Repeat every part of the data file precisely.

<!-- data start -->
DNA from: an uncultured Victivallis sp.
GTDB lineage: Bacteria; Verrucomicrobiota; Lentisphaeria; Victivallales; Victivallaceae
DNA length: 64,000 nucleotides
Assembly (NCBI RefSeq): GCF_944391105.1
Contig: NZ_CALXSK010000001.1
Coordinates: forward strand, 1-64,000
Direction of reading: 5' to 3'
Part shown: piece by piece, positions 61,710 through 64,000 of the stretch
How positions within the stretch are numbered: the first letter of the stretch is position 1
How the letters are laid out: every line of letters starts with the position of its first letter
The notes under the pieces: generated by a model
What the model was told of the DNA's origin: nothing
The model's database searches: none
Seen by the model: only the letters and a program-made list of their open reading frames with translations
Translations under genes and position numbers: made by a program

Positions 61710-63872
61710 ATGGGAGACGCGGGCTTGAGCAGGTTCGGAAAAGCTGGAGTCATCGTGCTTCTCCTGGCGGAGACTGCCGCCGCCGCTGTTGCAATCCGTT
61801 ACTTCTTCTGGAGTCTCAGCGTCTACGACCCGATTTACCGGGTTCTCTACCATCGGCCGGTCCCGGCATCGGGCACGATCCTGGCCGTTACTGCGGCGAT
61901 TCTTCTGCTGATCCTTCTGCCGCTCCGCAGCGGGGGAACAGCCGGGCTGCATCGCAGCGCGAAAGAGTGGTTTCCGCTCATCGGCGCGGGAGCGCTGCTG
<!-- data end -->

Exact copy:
DNA from: an uncultured Victivallis sp.
GTDB lineage: Bacteria; Verrucomicrobiota; Lentisphaeria; Victivallales; Victivallaceae
DNA length: 64,000 nucleotides
Assembly (NCBI RefSeq): GCF_944391105.1
Contig: NZ_CALXSK010000001.1
Coordinates: forward strand, 1-64,000
Direction of reading: 5' to 3'
Part shown: piece by piece, positions 61,710 through 64,000 of the stretch
How positions within the stretch are numbered: the first letter of the stretch is position 1
How the letters are laid out: every line of letters starts with the position of its first letter
The notes under the pieces: generated by a model
What the model was told of the DNA's origin: nothing
The model's database searches: none
Seen by the model: only the letters and a program-made list of their open reading frames with translations
Translations under genes and position numbers: made by a program

Positions 61710-63872
61710 ATGGGAGACGCGGGCTTGAGCAGGTTCGGAAAAGCTGGAGTCATCGTGCTTCTCCTGGCGGAGACTGCCGCCGCCGCTGTTGCAATCCGTT
61801 ACTTCTTCTGGAGTCTCAGCGTCTACGACCCGATTTACCGGGTTCTCTACCATCGGCCGGTCCCGGCATCGGGCACGATCCTGGCCGTTACTGCGGCGAT
61901 TCTTCTGCTGATCCTTCTGCCGCTCCGCAGCGGGGGAACAGCCGGGCTGCATCGCAGCGCGAAAGAGTGGTTTCCGCTCATCGGCGCGGGAGCGCTGCTG